The members of the International Coalition of Medicines Regulatory Authorities (ICMRA) signed a joint statement about confidence in vaccine safety and effectiveness.
COVID-19 pandemic: Statement of international medicinal product regulatory authorities about vaccines
Vaccines undergo rigorous scientific evaluation
Vaccination is one of the most effective health measures. Vaccines are rigorously reviewed and tested to make sure there is evidence that they are safe, effective and high quality before they are approved for use and administered to the public. Regulators and health authorities continue to rigorously monitor the vaccines after they are approved and released for use.
Vaccines and the regulatory process
Vaccines undergo a rigorous scientific evaluation by regulatory authorities.
Each vaccine is rigorously assessed for safety, quality and effectiveness to determine whether it can be authorised, using all available scientific evidence from animal data, human clinical trials, and manufacturing information to assess its benefits and risks.
Regulators assess vaccines and their ingredients before they can be placed on the market.
Vaccines contain antigens, active ingredients from the virus or bacterium that cause the disease that is being protected against by the vaccine. In some cases, vaccines contain other ingredients such as adjuvants to stimulate the body’s immune response to make the vaccine more effective, or stabilisers that keep the vaccine active during storage. When evaluating a vaccine for safety and quality, regulators take all of the ingredients of a vaccine into account, including the active ingredients as well as other substances.
The decision to approve new vaccines, as well as for medicines for human use, is often informed by independent advice.
Regulators may seek independent expert advice from scientific expert committees to inform their decision whether to approve a vaccine. These committees are made up of experts in science, medicine and public health.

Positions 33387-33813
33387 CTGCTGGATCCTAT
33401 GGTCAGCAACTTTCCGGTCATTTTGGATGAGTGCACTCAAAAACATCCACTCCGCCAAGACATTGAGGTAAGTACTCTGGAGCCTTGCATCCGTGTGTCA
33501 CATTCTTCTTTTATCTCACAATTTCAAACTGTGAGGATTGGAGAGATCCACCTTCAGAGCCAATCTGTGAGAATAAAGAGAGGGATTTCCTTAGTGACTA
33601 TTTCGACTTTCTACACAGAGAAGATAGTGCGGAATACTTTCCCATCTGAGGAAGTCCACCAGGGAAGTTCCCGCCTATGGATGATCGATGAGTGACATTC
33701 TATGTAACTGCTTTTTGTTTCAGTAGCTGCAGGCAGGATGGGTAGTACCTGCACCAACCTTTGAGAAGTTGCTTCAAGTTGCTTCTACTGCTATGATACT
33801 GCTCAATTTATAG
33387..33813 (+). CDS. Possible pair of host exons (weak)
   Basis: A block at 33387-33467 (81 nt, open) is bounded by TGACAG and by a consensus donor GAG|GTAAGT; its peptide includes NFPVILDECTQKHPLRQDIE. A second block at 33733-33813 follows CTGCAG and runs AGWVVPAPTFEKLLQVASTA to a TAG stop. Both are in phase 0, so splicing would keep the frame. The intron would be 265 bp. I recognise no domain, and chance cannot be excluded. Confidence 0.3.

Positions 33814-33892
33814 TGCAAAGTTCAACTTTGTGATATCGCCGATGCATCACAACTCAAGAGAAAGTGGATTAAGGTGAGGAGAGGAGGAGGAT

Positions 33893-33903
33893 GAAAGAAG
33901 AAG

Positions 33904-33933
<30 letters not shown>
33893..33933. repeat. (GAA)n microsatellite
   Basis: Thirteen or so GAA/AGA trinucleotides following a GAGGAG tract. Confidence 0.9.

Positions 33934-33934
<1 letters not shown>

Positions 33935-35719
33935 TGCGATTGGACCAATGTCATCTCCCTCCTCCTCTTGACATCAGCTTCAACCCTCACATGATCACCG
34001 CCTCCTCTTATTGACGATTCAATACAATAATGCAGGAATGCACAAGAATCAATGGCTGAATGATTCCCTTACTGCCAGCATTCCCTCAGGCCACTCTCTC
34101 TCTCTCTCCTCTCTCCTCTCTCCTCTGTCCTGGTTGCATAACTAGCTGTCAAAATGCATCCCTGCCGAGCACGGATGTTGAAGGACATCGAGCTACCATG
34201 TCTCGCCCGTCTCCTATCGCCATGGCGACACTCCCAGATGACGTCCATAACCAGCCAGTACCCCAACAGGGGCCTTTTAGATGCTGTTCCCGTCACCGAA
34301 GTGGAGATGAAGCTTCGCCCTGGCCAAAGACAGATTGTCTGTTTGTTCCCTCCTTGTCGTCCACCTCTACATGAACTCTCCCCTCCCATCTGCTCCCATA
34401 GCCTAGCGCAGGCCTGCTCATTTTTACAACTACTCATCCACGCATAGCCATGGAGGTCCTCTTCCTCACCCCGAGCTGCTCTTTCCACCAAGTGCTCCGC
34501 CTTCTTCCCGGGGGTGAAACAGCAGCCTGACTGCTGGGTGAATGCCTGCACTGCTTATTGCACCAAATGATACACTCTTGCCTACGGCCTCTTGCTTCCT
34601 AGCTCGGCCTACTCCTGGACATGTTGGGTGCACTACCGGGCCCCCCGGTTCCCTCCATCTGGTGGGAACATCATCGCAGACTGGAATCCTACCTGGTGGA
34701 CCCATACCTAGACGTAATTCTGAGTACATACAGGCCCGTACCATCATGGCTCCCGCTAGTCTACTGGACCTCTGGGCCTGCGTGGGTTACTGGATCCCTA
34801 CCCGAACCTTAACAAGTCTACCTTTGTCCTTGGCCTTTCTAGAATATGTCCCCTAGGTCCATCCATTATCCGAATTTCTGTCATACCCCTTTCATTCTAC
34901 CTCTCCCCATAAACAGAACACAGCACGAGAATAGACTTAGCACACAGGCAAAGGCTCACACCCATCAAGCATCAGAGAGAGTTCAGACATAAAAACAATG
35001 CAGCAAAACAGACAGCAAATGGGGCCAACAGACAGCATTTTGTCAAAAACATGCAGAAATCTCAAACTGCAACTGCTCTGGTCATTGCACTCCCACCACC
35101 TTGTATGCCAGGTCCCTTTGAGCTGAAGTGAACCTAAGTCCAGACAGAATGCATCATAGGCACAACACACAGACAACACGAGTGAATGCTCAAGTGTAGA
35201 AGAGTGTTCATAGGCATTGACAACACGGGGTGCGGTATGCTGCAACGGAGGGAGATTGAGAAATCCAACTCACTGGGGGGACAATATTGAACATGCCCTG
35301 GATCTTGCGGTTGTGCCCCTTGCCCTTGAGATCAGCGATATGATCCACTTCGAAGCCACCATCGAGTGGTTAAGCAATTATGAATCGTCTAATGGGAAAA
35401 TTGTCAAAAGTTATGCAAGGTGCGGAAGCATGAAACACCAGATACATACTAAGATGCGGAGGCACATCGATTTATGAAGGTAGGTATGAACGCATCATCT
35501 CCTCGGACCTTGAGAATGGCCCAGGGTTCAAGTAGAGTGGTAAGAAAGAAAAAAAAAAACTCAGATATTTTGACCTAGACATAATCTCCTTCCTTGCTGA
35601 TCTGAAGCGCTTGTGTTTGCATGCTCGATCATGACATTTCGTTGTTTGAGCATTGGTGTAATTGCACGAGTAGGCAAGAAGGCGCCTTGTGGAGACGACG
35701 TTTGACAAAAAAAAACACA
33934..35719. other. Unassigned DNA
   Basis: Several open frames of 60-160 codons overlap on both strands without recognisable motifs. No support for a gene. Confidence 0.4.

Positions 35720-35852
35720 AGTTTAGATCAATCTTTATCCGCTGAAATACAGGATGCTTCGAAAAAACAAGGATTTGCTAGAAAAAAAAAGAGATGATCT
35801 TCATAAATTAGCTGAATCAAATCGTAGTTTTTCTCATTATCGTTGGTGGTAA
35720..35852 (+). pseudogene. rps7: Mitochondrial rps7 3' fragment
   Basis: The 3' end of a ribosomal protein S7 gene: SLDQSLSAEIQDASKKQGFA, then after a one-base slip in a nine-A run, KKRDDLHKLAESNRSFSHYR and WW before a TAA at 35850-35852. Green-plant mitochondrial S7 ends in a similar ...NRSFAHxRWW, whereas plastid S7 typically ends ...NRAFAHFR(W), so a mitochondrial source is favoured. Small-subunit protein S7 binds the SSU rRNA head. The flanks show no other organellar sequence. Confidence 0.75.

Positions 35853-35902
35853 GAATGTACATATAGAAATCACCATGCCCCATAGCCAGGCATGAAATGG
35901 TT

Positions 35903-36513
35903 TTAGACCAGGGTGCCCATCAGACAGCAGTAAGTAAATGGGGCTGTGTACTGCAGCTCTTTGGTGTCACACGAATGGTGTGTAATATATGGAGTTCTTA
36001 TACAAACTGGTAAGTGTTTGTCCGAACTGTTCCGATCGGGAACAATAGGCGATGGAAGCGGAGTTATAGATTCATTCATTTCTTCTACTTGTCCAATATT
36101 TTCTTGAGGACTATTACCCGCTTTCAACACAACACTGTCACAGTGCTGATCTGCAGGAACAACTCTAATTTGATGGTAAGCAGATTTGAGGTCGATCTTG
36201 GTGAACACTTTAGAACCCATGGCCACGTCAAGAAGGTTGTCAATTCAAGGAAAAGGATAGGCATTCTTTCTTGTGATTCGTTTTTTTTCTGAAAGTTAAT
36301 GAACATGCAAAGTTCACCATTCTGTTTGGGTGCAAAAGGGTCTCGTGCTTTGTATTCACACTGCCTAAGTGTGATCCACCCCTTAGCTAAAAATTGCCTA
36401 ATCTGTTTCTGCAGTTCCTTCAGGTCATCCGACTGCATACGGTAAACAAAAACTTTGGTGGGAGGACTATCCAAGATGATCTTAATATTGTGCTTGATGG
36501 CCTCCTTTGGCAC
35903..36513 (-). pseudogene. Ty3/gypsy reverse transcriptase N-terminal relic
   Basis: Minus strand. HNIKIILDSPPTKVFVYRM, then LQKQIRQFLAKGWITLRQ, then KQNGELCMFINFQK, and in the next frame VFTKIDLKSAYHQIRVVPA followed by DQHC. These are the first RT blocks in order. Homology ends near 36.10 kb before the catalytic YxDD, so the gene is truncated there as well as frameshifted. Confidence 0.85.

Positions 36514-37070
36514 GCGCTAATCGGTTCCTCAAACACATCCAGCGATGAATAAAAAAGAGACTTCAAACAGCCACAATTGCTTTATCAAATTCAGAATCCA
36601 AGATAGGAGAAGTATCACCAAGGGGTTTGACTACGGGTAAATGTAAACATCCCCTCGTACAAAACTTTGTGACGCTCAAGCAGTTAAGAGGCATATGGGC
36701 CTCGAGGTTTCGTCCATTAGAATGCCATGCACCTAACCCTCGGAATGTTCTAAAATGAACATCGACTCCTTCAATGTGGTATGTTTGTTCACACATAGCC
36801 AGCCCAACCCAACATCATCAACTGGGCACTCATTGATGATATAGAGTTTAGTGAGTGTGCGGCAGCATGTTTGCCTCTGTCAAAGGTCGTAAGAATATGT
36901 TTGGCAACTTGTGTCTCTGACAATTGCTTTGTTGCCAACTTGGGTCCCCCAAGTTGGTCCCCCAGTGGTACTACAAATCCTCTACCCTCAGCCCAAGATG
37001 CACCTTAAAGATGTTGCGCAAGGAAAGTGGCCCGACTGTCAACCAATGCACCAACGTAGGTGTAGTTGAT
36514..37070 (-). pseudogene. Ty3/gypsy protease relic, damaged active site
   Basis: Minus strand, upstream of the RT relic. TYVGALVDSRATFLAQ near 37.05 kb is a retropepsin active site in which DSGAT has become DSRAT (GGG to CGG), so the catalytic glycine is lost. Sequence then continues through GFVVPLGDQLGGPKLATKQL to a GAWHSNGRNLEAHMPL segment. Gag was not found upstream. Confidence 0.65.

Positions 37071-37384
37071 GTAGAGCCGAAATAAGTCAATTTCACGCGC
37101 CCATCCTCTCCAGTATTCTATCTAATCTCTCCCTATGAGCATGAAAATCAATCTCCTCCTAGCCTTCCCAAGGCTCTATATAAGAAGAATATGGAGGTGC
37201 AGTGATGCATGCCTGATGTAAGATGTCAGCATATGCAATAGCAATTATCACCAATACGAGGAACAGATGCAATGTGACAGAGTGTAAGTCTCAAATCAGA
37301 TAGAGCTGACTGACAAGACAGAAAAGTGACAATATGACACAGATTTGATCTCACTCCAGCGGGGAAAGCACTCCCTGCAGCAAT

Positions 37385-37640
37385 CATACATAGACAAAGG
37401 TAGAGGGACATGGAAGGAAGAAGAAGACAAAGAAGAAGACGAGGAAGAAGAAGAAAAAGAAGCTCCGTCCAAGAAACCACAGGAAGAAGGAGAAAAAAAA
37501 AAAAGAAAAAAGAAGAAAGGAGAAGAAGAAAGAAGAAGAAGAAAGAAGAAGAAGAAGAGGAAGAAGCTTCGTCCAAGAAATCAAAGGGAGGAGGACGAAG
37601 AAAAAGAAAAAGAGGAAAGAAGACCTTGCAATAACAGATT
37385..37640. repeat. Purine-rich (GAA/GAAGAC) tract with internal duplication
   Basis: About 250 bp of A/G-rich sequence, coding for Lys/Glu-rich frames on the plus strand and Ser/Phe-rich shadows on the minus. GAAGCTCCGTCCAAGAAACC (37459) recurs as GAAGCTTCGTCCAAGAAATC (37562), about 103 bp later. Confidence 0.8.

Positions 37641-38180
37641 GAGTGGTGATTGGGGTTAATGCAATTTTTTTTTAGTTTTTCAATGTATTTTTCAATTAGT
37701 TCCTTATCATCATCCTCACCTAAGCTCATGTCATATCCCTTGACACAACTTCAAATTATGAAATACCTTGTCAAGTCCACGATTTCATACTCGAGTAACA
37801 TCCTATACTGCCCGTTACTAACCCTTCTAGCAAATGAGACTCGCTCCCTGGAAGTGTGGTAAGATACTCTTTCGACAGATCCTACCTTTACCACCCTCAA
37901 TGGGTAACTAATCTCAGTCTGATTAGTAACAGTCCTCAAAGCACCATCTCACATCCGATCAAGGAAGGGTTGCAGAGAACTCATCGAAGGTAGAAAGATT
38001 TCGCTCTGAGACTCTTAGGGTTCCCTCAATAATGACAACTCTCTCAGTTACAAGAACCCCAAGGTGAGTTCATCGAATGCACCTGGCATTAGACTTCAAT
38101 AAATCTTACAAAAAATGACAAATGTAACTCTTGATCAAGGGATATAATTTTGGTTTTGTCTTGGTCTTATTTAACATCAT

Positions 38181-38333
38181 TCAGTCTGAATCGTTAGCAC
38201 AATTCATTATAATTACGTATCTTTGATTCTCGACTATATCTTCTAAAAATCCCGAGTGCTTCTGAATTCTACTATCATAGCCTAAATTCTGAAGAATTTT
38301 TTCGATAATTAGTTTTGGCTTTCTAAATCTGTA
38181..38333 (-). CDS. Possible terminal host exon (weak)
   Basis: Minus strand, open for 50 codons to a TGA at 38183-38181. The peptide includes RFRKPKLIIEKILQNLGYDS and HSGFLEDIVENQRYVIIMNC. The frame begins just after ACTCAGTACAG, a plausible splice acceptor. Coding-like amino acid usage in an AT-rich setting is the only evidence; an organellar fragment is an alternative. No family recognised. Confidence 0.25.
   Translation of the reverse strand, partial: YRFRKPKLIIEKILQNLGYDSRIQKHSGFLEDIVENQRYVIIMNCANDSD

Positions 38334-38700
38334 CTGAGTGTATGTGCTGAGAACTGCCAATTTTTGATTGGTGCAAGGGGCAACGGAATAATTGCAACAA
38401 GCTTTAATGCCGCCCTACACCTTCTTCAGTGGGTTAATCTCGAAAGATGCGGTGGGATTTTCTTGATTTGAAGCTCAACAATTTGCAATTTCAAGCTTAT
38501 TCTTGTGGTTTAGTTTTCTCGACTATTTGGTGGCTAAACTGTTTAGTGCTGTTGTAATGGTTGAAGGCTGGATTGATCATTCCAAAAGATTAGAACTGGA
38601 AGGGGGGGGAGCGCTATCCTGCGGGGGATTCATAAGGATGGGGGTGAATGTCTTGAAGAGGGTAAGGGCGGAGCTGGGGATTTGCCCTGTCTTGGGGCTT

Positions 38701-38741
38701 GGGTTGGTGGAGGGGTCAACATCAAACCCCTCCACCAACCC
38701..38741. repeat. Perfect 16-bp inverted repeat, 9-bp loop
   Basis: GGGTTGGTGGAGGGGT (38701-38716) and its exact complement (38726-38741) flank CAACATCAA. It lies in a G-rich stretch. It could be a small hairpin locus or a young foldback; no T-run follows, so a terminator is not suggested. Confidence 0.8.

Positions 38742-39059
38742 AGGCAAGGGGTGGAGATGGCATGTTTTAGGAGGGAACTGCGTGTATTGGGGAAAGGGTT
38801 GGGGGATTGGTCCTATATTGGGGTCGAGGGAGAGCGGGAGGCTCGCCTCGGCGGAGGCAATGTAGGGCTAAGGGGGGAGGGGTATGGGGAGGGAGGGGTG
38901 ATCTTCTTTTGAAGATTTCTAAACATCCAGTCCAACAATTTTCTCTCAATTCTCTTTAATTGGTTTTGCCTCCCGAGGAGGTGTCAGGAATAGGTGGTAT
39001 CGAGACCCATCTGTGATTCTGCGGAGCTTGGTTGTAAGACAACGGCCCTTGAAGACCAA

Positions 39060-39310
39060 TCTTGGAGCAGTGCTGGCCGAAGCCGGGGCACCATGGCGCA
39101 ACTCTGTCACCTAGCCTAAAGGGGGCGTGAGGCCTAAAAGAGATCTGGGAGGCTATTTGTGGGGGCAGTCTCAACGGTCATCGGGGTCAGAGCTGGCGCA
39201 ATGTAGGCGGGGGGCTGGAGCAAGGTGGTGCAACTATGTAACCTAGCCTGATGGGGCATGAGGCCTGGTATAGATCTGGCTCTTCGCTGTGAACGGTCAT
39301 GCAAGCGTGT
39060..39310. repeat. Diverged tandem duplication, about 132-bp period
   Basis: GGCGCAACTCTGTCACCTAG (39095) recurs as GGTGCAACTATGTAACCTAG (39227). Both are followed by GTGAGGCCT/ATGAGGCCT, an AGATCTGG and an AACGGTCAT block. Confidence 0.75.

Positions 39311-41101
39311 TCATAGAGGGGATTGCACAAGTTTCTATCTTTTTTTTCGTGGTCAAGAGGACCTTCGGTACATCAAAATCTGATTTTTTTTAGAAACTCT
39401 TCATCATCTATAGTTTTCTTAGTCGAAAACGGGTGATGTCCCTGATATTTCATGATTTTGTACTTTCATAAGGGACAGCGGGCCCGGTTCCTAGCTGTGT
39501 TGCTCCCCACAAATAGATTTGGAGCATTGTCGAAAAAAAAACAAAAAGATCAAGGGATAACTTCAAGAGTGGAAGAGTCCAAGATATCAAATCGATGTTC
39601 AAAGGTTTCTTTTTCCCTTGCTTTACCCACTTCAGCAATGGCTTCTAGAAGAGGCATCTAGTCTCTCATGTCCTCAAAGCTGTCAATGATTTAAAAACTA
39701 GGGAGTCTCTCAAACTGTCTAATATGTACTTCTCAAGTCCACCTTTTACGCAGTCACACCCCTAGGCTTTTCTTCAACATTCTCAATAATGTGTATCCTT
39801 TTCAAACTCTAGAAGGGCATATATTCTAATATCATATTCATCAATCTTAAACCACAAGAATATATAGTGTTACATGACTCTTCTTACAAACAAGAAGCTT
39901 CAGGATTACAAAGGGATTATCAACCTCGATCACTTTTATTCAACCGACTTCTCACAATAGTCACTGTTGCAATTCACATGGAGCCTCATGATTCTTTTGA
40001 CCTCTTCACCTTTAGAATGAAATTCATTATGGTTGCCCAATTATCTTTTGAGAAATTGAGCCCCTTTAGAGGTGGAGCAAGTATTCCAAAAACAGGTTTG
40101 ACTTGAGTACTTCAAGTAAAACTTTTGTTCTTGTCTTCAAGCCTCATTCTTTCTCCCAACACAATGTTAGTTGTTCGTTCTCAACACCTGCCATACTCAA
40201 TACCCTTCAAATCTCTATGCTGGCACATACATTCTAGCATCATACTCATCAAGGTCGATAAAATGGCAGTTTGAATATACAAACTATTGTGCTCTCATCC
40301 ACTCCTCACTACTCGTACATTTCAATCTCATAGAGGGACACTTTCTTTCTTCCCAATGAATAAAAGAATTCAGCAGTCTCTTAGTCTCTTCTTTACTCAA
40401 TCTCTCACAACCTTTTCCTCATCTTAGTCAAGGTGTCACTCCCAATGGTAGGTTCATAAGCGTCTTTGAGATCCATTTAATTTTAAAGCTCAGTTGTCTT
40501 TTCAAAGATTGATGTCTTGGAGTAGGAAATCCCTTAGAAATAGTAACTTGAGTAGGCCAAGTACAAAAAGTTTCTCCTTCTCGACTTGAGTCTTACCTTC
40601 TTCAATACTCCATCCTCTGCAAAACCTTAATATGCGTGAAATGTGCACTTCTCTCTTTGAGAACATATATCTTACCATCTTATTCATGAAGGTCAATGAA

Vaccines are of proven pharmaceutical quality.
Vaccines are manufactured according to stringent regulatory standards. Vaccines are required to meet manufacturing high quality standards, and batches may undergo laboratory testing by individual national regulatory authorities before they can be supplied.
Vaccines are among the most successful interventions to prevent and control infectious diseases and ensuring their safety is vital.
Vaccines are usually given to large numbers of healthy people, mostly children, to prevent disease. Rigorous safety standards are essential to ensure that vaccines bring about their protective effects while minimising the potential risk of harm. Regulators will only approve a vaccine if its benefits outweigh potential risks for the whole lifecycle of the vaccine.
Regulators, often in collaboration with public health authorities, rigorously monitor safety, quality and effectiveness of vaccines after they are approved for use.
Safety monitoring includes passive surveillance (receiving and assessing any adverse event reported by consumers, parents or health professionals) as well as active surveillance systems used to investigate potential associations between vaccines and adverse events. Regulatory authorities receive adverse event reports from consumers, health professionals and vaccine manufacturers, and information is shared between regulators internationally such as through discussions with WHO’s Global Advisory Committee on Vaccine Safety.
Regulators, in collaboration with public health authorities, are able to take decisive action if a safety issue is identified.
These actions might include issuing safety communications for patients, healthcare professionals and the community; updating the product information or consumer information for the vaccine; preventing the release of a particular batch of vaccine; and, taking other regulatory actions as necessary.
Many vaccines have been used safely to protect millions of people for many years.
High quality studies over many years have compared the health of large numbers of vaccinated and unvaccinated children, and an increasing number of vaccines have been assessed for safety in pregnant women and elders. Some vaccines have contraindications or precautions for their use to ensure that they are not given to people who have a higher risk of serious adverse events.
Globally, the public can have confidence in the rigour of the process used to scientifically evaluate the safety and effectiveness of vaccines to make a determination whether to approve them for use in the wider population.